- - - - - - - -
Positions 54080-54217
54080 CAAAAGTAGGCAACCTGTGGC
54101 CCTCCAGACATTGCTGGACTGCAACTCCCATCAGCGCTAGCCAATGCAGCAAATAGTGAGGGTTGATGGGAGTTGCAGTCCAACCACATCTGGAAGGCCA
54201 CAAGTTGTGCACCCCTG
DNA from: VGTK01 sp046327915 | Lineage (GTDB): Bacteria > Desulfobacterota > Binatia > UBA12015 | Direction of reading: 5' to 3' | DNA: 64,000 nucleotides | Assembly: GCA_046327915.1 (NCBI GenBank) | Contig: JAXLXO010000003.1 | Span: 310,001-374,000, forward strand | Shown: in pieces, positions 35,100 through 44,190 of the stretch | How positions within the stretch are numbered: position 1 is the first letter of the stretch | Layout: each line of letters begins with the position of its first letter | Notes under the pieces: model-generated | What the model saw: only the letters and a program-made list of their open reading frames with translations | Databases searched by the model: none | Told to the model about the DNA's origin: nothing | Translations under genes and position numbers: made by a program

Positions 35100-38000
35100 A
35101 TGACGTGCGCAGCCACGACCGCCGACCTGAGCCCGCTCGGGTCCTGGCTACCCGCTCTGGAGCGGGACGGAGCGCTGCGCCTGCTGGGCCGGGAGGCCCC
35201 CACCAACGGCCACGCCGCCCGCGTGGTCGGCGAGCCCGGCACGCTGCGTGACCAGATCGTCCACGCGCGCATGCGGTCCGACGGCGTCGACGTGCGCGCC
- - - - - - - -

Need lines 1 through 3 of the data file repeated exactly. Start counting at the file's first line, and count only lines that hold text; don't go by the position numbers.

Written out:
Positions 54080-54217
54080 CAAAAGTAGGCAACCTGTGGC
54101 CCTCCAGACATTGCTGGACTGCAACTCCCATCAGCGCTAGCCAATGCAGCAAATAGTGAGGGTTGATGGGAGTTGCAGTCCAACCACATCTGGAAGGCCA